Google is implementing a new process to allow minors to remove their images from Google search

Google wants to give children and parents more control over how their image is used online, with a new, simplified process for people under the age of 18 to request the removal of their images from Google search results.

According to Google:

“While we are already providing a range of options for people who want to remove content from Search, we know that children and teens have to cope with some unique online challenges, especially when their image is unexpectedly available online. With newly implemented politics, anyone under the age of 18, or their parent or guardian, can now request the removal of their images from search results by following a few simple steps. This means that these images will not appear on the Images tab or as thumbnails in any function in Google Search. ”

The process is fairly simple – users requesting that their image be removed from search results can go to this link and fill out a removal request form.

Users will need to enter the URL of the image, as well as the URLs of all pages that contain the image. Google also searches for search terms that return an image result, to the best of your knowledge, in order to gain complete insight into what needs to be removed from Search.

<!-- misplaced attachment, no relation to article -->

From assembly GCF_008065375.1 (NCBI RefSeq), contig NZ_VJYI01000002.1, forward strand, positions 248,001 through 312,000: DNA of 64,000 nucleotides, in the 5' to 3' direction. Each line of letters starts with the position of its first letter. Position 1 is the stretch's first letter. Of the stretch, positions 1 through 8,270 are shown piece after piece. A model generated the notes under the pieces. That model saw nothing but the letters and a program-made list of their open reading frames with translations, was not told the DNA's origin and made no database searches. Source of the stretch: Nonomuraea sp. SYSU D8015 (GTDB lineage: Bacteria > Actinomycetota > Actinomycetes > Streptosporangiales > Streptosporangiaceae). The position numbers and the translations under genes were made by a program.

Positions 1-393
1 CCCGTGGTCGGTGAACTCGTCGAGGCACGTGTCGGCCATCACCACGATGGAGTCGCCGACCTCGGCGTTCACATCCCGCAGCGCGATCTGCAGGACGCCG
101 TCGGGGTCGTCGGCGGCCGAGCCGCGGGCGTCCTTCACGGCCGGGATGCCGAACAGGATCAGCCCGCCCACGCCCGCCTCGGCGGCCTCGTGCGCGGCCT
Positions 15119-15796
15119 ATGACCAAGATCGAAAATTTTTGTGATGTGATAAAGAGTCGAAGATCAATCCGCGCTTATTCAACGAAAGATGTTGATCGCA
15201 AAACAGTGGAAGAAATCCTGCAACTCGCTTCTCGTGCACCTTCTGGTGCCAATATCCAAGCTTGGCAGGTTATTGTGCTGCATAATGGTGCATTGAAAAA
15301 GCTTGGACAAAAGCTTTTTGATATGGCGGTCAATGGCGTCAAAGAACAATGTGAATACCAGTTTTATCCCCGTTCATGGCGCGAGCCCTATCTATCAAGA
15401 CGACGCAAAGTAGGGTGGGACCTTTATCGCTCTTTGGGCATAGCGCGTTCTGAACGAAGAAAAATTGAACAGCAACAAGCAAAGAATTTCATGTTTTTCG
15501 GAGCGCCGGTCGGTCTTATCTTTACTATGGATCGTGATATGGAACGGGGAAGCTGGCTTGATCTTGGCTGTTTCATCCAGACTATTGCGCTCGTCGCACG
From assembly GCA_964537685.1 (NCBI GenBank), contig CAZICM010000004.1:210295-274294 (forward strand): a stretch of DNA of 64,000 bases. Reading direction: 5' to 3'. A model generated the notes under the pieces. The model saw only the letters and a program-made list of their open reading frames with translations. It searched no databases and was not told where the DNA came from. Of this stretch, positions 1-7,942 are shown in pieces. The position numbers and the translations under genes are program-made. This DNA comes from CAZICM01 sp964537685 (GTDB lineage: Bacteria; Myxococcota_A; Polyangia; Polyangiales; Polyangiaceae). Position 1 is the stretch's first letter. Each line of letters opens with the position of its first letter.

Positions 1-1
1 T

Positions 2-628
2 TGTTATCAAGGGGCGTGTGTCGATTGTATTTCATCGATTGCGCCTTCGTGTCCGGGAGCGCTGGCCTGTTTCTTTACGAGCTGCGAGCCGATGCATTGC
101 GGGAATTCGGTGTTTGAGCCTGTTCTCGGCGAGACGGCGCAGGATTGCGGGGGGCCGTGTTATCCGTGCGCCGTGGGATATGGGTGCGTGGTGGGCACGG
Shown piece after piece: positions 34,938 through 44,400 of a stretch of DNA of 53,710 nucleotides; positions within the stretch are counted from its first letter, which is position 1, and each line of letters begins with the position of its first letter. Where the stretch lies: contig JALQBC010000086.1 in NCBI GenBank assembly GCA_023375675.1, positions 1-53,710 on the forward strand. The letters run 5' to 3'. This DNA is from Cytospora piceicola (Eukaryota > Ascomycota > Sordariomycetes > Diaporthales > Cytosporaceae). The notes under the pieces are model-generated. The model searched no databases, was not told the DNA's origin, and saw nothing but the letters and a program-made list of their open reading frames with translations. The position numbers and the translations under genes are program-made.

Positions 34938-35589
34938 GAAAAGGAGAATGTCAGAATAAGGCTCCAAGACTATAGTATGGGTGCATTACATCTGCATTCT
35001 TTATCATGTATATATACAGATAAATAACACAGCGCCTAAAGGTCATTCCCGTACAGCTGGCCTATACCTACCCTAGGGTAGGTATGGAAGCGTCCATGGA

From there, Google will evaluate the request and advise on progress. Google also notes, however, that removing from search results is not equivalent to completely removing an image, and users will also need to contact individual websites to remove them.

The update comes as part of a broader shift toward protecting users at Google, in line with evolving privacy restrictions – and in particular EU laws regarding the protection of digital identities and the misuse of personal data held online.

EU laws on the ‘right to forget’ have forced all platforms to adjust their privacy policy, while the US Congress is also considering new regulations regarding exposing minors online, another factor in this latest shift. Google also introduced new regulations for young YouTube users in August.

It will be interesting to see if the change will eventually lead to an increase in removal requests and whether this could affect websites that use UGC or other types of content, and unknowingly involve people who would not prefer to be featured on their site.

For marketers, this will put more emphasis on getting explicit permission from people to incorporate their image into their promotions and to take more precautions with younger people in such promotions. Otherwise, you could risk seeing Google penalties, which could affect your referral traffic.

You can learn more about Google’s new removal process here.

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Naveen Kumar

Friendly communicator. Music maven. Explorer. Pop culture trailblazer. Social media practitioner.

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